But the major challenge for the FAI remains to regain the trust of the association. As Jonathan Hill said, this is “part of the problem we are trying to solve”.
THAT the Government return to the horse and greyhound racing industry all the betting taxes it collects from Irish punters is a quirk of the Irish political and tax system.
Last year, this gambling tax amounted to €89m to the public treasury – or 2% of total gambling revenue – which was then transferred to the horse and dog racing accounts.
Now the Irish Sports Federation (FIS) has told the government it wants a slice of the betting industry’s lucrative pie – and is asking for a small percentage of the betting tax for all other sports.
In a comprehensive five-point pre-budget submission to the government and finance ministry, FIS also included a call for part of the sugar tax to be allocated to sport.
“The Federation believes that the reallocation of funding from the 2.25% betting tax and a 4.5% redistribution of the tax on sugary drinks would significantly allow the establishment of a regulatory body. coaching and education that would accelerate behavior change and health benefits in each area. ,” It said.
To prepare its betting tax submission, the Federation engaged the services of Barry Grant of Extern Problem Gambling to prepare its appeal for a share of the racing industry fund.
Grant has been involved in similar government lobbies in the past for a cut in revenue for gambling addiction services – which receive no funding from any state agency.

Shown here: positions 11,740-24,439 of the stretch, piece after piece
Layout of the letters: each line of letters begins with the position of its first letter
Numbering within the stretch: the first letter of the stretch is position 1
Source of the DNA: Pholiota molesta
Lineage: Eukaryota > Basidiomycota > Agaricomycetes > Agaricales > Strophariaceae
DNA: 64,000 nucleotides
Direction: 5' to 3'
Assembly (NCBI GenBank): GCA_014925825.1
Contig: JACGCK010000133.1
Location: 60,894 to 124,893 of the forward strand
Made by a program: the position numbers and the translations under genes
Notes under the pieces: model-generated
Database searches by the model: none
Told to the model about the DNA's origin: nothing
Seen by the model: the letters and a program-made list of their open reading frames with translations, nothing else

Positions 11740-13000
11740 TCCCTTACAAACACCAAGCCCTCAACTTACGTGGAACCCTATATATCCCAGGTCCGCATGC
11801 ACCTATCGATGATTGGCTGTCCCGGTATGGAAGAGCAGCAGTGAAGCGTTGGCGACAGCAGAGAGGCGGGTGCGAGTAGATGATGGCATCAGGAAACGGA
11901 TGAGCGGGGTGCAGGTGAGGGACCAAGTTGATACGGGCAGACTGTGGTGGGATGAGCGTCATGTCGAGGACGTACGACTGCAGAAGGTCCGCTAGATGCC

“I’ve worked on this with the Department of Finance in the past, trying to put money in a pot for services (with the Rutland center),” he told The Pitch.
“But I am constantly told that it never limits tax revenue, which is ironic given the current situation (with the horse and dog racing industry).
“I think it’s possible that we can get some of that revenue for sport and the argument is there to be made around addiction and prevention in sport.
“Sportspeople are a high-risk group, and in a time when horse and greyhound racing receives all that revenue, there is a case to be made for extending it to all sports.”
RTÉ has signed a content partnership agreement with Twitter which will increase the value of its advertising during the FIFA World Cup in Qatar.
The activation will see an amplification of the national station’s digital coverage which will allow advertisers to attach their advertisements to premium images of the tournament’s most memorable moments.
The deal allows advertisers to broadcast branded pre-roll videos, increasing brand awareness at the world’s most-watched sporting event.
In communicating its use of Twitter’s “Amplify” service, RTÉ has published a number of statistics to demonstrate the power of the social platform, including:
• A third of Irish Twitter users cite watching and following sporting events as their main reason for using social media.
• 32% of Irish Twitter users have watched sports and music videos on the platform in the past week.
• 64% of World Cup fans on Twitter say they can find content there that is not available on any other platform.
RTÉ will show all 64 World Cup matches live on RTÉ2 and RTÉ Player with almost 200 hours of coverage in total, including four matches a day during the group stage.
The tournament will conclude with the World Cup final taking place on December 18.